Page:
By Jonah Raskin
Not that long ago, homegrown American bombers set-off explosives in offices, schools and ROTC buildings and then watched the fall-out gleefully. Warren Hinckle published an entire issue of his short-lived magazine, Scanlan’s Monthly, on that very subject. Indeed, TNT or dynamite was then all the rage along with LSD. “Blasting caps for the Capricorns,” one bomber exclaimed. Another proclaimed, “Light ‘em and run.” She was referring to fuses. That time in the 1970s now looks like the culmination of Sixties radicalism and also its death knell. Novelist Jonathan Lerner, now on the cusp of 70 and an environmentalist living near the Hudson River with his husband, Peter Frank, looks back at that era with fear and loathing and a sense of nostalgia, too. What a strange political and personal trip it has been.
In Swords in the Hands of Children (OR Books), his new memoir about the volatile life in and around Weatherman and the Weather Underground—the most notorious bombers of that era—Lerner has the good sense to understand that almost everyone has a story to tell, that no two stories are the same and that no single story is intrinsically more important than any other story. It’s all in the art of storytelling itself. Fortunately, Lerner is an adept storyteller who writes with passion and clarity and with a keen sense that the past is alive in the present and that by the same token the present is alive in the past. Still, one wonders how Lerner managed to hold himself together and not implode. At one point he allows that he might have been “crazy.” If so he wasn’t the only one.
Lerner’s book is not the first about Weatherman—a faction of Students for a Democratic Society (SDS)—and its offshoot the Weather Underground, the clandestine organization that placed dynamite in police stations, corporate headquarters of companies like ITT, as well as in the Pentagon and the U.S. Capitol. After the explosion in the Capitol—a bomb in a bathroom did minimal damage to the structure of the building itself—then Senator George McGovern told the press that there would be more bombings as long as the War in Vietnam continued. He was right about that, though Vietnam was not the only issue for the Weather Underground. Black liberation was high on its list of causes.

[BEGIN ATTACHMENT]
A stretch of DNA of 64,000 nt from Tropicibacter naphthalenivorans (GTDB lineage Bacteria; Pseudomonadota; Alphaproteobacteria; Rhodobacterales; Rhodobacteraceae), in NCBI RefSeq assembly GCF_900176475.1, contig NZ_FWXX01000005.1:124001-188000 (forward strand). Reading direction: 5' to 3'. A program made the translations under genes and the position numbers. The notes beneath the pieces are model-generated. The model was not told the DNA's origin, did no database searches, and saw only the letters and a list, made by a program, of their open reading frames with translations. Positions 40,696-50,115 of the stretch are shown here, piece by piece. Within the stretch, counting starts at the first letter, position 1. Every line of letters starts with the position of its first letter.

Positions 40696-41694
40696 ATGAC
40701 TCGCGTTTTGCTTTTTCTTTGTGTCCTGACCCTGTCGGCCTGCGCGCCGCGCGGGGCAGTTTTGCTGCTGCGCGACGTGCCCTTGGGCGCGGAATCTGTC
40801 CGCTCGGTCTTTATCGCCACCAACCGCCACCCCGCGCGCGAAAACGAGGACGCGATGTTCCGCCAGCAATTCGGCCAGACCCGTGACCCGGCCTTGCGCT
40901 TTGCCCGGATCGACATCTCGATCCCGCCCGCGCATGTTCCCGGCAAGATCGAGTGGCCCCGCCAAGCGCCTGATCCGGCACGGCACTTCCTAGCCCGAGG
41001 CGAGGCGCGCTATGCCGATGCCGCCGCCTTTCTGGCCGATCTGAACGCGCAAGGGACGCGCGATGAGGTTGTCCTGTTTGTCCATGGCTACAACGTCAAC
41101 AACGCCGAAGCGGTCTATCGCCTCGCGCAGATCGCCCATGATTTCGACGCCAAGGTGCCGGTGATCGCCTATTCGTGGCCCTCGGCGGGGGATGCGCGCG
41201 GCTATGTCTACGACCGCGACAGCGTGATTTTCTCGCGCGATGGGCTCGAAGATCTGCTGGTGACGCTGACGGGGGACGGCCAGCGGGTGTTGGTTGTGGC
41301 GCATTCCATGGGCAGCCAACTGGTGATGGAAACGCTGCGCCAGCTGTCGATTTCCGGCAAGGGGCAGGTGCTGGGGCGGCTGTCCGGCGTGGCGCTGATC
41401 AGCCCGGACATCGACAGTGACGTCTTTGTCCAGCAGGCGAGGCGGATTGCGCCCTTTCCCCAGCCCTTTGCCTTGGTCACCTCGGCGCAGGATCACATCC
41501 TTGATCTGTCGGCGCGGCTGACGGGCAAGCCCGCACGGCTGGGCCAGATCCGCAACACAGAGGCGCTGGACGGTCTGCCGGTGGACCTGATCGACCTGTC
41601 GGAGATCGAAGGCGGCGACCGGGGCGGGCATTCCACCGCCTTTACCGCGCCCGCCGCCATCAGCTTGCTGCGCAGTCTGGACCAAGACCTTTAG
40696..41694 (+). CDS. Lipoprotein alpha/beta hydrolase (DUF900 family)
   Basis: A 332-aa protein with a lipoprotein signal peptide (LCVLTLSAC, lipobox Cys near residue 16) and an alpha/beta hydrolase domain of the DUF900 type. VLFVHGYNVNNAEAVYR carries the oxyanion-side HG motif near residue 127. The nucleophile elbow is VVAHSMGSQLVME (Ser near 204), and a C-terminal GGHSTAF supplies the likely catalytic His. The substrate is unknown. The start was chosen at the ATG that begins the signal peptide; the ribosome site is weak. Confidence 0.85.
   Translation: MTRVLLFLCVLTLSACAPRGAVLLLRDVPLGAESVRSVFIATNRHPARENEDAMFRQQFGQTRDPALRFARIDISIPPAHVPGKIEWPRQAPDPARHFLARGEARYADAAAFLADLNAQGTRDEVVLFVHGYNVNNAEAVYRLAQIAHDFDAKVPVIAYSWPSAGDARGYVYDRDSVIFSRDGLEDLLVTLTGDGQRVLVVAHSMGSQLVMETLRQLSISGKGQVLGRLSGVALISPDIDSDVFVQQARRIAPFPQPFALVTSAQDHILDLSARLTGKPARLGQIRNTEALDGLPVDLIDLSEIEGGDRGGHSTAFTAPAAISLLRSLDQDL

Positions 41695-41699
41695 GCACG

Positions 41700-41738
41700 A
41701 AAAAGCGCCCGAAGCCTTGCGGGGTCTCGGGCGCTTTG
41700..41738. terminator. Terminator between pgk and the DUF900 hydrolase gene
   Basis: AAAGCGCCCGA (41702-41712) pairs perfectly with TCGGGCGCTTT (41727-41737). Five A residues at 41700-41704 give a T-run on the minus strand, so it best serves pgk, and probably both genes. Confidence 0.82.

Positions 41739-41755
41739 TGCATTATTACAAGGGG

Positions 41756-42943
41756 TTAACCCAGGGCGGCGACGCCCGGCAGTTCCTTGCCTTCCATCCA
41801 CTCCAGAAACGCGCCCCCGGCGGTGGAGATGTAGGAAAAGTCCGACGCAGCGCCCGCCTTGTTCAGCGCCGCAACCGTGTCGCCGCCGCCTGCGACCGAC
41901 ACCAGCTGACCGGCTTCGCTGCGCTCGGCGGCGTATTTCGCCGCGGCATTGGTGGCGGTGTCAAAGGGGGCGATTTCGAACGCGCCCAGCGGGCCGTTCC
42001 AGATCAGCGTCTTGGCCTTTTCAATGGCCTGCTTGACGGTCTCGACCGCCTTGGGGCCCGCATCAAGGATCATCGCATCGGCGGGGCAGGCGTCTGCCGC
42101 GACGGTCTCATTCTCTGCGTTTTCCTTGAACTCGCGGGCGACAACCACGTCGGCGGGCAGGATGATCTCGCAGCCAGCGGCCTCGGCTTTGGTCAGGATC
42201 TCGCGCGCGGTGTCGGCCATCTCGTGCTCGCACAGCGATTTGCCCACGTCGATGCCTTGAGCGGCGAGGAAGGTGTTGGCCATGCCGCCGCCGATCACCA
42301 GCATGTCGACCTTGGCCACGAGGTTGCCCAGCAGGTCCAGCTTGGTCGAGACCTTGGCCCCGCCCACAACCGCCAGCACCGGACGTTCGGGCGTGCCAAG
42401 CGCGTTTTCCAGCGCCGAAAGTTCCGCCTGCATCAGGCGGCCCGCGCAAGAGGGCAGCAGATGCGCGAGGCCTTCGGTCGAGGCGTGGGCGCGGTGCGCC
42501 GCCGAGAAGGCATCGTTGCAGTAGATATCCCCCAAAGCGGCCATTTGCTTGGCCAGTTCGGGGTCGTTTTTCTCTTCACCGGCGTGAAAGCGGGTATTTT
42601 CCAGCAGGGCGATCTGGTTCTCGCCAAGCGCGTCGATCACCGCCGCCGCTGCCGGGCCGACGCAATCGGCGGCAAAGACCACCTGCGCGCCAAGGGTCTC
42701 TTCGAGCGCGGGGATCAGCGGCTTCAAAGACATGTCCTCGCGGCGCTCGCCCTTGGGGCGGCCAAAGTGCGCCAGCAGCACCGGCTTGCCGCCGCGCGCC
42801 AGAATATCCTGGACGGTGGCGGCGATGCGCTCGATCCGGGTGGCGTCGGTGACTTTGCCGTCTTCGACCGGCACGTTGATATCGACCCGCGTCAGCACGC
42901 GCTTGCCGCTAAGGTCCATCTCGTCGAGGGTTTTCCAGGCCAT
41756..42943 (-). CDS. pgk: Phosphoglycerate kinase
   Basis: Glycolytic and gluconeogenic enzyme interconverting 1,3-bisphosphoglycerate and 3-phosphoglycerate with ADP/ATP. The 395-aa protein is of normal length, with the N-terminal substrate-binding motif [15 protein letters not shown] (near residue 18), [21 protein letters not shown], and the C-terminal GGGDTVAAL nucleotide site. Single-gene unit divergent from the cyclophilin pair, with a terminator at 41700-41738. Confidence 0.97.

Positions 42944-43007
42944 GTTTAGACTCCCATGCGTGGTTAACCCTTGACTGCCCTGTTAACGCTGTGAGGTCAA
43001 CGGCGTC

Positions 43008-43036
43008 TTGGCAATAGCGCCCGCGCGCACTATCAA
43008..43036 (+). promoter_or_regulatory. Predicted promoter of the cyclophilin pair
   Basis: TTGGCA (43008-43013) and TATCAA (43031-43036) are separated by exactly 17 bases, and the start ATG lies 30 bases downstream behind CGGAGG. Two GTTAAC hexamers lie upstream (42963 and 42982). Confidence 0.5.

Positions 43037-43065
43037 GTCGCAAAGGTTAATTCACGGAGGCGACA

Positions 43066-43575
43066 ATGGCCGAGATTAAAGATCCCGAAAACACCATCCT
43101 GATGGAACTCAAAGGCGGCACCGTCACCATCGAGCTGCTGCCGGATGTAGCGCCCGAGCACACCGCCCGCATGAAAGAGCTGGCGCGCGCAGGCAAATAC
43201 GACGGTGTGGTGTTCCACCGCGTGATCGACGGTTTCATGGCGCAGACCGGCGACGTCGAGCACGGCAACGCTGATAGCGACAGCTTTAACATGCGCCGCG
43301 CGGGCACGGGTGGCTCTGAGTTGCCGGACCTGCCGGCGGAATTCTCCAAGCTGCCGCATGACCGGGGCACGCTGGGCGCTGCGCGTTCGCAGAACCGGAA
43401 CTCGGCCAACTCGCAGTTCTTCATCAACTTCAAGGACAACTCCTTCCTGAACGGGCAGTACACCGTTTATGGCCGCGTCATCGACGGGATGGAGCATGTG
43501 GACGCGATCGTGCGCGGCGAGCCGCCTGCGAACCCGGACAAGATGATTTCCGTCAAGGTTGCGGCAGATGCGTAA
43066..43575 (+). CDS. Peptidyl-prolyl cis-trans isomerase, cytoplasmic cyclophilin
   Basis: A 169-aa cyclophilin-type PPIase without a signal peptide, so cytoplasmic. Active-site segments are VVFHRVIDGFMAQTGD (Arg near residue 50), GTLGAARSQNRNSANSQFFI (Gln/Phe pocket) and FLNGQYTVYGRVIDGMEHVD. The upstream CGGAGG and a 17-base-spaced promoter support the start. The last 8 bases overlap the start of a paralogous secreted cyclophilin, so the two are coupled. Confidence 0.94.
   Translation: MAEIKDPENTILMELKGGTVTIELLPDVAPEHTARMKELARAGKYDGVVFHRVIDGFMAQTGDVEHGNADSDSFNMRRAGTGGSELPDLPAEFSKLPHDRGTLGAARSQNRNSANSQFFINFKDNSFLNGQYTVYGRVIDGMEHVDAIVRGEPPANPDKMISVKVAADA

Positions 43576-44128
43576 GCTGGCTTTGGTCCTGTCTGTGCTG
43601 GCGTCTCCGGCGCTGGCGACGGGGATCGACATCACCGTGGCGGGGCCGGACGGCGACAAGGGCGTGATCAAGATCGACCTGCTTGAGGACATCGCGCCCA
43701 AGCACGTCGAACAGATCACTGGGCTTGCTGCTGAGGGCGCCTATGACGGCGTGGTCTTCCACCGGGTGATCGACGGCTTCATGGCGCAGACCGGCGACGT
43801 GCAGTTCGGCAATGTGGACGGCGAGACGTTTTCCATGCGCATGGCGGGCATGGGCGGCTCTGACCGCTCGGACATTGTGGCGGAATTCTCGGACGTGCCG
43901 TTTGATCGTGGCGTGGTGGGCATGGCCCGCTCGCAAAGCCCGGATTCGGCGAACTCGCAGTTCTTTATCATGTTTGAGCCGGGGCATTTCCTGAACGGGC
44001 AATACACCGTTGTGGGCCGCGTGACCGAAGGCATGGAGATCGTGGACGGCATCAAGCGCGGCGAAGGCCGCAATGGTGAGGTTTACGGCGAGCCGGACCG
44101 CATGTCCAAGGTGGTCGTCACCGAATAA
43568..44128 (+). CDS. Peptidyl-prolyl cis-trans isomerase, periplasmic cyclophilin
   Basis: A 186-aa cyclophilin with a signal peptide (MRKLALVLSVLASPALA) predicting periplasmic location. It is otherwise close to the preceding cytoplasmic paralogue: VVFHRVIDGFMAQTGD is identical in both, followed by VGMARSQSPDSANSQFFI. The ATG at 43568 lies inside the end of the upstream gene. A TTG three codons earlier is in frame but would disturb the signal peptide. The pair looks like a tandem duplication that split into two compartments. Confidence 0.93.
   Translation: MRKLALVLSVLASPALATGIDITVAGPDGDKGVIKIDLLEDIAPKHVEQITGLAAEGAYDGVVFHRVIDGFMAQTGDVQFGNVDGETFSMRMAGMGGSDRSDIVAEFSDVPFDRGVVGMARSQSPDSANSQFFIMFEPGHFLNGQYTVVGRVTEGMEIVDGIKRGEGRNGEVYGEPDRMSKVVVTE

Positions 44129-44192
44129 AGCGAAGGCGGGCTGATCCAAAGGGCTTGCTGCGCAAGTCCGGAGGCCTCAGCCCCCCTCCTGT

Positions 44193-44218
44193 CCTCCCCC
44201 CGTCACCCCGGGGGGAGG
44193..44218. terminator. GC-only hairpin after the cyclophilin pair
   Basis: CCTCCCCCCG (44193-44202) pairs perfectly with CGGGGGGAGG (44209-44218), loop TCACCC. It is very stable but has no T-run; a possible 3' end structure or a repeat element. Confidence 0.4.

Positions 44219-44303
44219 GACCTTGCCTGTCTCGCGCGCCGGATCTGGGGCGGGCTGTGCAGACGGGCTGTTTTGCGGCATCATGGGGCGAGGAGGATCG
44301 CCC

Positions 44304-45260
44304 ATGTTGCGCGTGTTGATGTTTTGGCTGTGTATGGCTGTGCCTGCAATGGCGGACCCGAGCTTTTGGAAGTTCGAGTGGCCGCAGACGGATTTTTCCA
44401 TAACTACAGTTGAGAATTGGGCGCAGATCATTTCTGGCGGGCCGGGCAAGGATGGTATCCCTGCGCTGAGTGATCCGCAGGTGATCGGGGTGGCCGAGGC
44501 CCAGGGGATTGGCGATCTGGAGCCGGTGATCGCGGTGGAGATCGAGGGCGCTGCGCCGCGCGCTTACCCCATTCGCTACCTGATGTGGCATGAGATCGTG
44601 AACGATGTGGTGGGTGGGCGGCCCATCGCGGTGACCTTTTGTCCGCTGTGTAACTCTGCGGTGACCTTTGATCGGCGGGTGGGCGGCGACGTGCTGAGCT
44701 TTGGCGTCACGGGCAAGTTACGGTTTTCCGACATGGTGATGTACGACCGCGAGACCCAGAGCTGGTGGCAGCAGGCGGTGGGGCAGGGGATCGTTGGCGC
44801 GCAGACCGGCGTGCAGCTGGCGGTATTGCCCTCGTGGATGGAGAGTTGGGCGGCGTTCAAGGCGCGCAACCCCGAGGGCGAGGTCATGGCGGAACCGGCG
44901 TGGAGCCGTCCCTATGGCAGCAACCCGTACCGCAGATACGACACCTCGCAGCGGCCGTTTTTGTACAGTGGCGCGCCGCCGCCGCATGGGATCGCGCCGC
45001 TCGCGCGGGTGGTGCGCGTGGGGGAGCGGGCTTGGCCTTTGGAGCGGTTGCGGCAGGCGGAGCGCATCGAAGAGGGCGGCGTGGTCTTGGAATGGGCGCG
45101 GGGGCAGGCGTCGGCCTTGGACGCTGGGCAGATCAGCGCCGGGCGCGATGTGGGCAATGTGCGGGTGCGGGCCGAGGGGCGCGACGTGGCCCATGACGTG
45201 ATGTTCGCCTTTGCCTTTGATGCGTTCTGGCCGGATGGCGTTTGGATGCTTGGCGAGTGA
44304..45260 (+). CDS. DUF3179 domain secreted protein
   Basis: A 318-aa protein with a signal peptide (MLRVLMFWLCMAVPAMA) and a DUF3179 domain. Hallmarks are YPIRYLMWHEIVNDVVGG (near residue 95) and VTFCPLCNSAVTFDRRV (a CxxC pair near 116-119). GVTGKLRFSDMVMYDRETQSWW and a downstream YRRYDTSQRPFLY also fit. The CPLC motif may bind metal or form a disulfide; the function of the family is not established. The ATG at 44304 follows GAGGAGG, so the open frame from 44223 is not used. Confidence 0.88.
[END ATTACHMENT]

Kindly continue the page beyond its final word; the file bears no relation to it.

Lerner apparently didn’t make or plant bombs, but as he explains, members of the underground telephoned warnings before the bombs exploded; building were evacuated, except on one occasion in March 1970 when three members of the organization accidental blew themselves up and greatly damaged the Manhattan townhouse in which they were making an anti-personnel weapon.
For much of the 1970s, the Weather Underground issued communiqués in which it routinely denounced imperialism, capitalism, racism and any other ism it abhorred. “Don’t look for us, Dog, we’ll find you first,” the organization boasted in a communiqué address to U.S. Attorney General John Mitchell who looked out a window in his office in 1970, saw hordes of demonstrators in the streets of Washington, D.C, and thought it was the Russian Revolution reborn. He and Nixon, and the Watergate burglars were more than a little bit crazy.
Swords in the Hands of Children will not be the last book about American bombers and bombing, if only because many former members of the underground organization seem to feel compelled to tell their story. Susan Stern wrote one of the first accounts, With the Weathermen: The Personal Journey of a Revolutionary Woman (1975). Like Lerner, Stern was born to an East coast Jewish family and in the 1960s distanced herself from Judaism. Like him, she regarded herself as a revolutionary, and, like his journey, hers was fraught with melodrama and trauma. Both blow themselves up in the sense that they embellish and exaggerate and make themselves the center of attention, but that’s what memoirists do.
Mark Rudd, the flamboyant Columbia student who cast himself as an American Che, told his side of the story in Underground, My Life in SDS and the Weather Underground (2009), and, while he was a fugitive and underground he was not a member of the organization, but rather a lone wanderer. Professor Bill Ayers whom Sarah Palin made famous when she accused Obama of “palling around with terrorists” offered a macho tale in Fugitives Days (2001). Ayers was supposedly Obama’s terrorist comrade. Cathy Wilkerson, whose father owned the Manhattan townhouse that blew up, skewered the men in the organization in Flying Close to the Sun: My Life and Times as a Weatherman (2007). One wonders why she didn’t call herself a Weatherwoman.